A History of Rucker Park: The True Mecca of Basketball


“Walk into Harlem’s Rucker Park, located on 155th Street and Frederick Douglass Boulevard in New York City—right across the street from where the Polo Grounds used to stand—on an ordinary afternoon, and you might not understand. Not right away at least. Sure, there are bleachers, both metal and concrete, surrounding the single court, and there’s a scoreboard above the seats by midcourt. Other than that though, it’s just one more blacktop in a city that has thousands of them. Right? Wrong. Don’t believe me? Take it from Fat Joe. The Bronx-born rapper started coming to the park in ‘91, before he was spitting, before he was famous. He eventually led a team of his own, Terror Squad, to multiple Entertainers Basketball Classic (EBC) chips on 155th. ‘You know the basketball culture in New York City is everything,’ Joe says. ‘Every summer, all attention goes there and everybody comes out to the Rucker. You get a feeling and a vibe like nowhere else. Everybody knows this. All five boroughs know summertime, Harlem, the Rucker. It’s lit.’  … The first years of the Rucker Tournament weren’t held at the place known as Rucker Park today. And it wasn’t dedicated, as such, until years after Holcombe Rucker passed away in 1969. But the competition was intense from the jump. The Rucker represented a platform for players not only from New York City, but all over the tri-state area and beyond, to flex their blacktop skills. Players from Philadelphia, like a young, gargantuan Wilt Chamberlain, made regular pilgrimages. As a pro in the early ‘60s, he learned quickly what the game was like in New York, as he was repeatedly challenged by high-flying ‘Jumpin’ Jackie’ Jackson, a 6’2” guard who could snatch quarters from the top of backboards, dunk with the best of them, and pin Wilt’s shot to the backboard. Jackson wasn’t the only local talent. There was Earl Manigault, ‘The Goat,’ master of the double dunk, where he dunked a ball with his right hand, caught it with his left, and dunked it again. …”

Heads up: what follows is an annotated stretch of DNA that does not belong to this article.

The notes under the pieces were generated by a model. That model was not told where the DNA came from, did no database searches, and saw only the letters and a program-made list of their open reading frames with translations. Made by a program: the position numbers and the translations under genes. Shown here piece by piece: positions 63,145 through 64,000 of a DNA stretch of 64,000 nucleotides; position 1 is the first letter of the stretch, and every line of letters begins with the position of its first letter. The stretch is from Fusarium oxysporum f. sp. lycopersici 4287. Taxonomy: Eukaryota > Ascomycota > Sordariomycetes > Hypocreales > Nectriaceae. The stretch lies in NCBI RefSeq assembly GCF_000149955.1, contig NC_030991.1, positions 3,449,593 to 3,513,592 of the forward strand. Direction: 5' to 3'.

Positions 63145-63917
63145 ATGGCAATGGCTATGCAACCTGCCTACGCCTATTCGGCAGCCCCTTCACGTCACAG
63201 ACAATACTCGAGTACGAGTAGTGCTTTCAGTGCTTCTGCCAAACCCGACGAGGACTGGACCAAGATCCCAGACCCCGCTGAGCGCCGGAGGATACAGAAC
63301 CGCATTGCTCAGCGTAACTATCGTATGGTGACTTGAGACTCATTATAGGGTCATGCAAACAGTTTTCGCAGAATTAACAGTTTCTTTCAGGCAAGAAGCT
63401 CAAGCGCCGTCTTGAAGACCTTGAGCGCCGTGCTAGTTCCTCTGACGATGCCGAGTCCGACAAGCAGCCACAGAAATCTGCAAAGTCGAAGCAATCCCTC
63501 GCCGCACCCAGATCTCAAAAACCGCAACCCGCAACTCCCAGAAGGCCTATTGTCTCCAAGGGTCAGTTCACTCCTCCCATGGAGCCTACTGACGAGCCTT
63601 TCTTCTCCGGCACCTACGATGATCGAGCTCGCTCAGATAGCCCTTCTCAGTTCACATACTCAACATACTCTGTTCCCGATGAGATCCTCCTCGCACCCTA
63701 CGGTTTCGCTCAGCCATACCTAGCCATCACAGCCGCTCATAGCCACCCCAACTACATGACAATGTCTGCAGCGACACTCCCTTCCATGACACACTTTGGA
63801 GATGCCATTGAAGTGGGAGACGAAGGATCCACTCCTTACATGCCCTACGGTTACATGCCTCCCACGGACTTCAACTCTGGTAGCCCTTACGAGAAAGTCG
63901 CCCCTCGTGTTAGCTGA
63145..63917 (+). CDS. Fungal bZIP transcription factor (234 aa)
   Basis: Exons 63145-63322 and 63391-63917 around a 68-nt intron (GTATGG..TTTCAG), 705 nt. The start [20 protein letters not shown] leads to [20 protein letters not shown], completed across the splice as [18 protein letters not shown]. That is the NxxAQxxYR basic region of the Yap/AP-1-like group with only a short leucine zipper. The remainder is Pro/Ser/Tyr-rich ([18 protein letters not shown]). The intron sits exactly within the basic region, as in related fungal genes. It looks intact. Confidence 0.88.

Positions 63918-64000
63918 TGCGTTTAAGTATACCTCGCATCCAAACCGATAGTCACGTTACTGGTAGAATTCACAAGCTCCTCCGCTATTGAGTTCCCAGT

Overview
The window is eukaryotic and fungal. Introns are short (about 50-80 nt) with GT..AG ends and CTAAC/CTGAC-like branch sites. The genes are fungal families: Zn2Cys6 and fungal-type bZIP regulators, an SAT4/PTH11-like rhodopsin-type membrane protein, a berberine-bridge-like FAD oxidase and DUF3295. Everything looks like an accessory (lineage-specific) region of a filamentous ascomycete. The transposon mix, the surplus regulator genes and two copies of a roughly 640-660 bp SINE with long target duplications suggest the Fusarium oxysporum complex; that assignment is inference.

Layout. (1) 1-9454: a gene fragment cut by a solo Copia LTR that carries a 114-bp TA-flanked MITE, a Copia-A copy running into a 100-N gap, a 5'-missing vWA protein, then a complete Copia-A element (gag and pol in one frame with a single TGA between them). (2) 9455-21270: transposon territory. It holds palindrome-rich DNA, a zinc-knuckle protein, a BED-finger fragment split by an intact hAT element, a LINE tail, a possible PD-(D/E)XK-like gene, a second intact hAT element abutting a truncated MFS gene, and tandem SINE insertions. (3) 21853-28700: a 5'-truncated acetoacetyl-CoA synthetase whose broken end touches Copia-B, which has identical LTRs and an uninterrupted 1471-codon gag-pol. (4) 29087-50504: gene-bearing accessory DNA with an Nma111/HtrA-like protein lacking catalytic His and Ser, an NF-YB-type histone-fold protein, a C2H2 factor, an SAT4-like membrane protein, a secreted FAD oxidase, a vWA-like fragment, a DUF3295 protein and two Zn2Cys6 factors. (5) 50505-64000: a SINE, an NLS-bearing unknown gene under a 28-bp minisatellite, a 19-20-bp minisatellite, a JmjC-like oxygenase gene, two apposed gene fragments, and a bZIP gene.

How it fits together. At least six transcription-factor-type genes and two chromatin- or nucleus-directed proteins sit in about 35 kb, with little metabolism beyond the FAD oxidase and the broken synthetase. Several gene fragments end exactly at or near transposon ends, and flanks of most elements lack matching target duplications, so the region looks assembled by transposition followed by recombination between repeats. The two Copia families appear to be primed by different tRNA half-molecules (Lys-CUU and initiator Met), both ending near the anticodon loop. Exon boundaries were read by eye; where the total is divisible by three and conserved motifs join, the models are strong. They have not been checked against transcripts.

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W – Rucker Park
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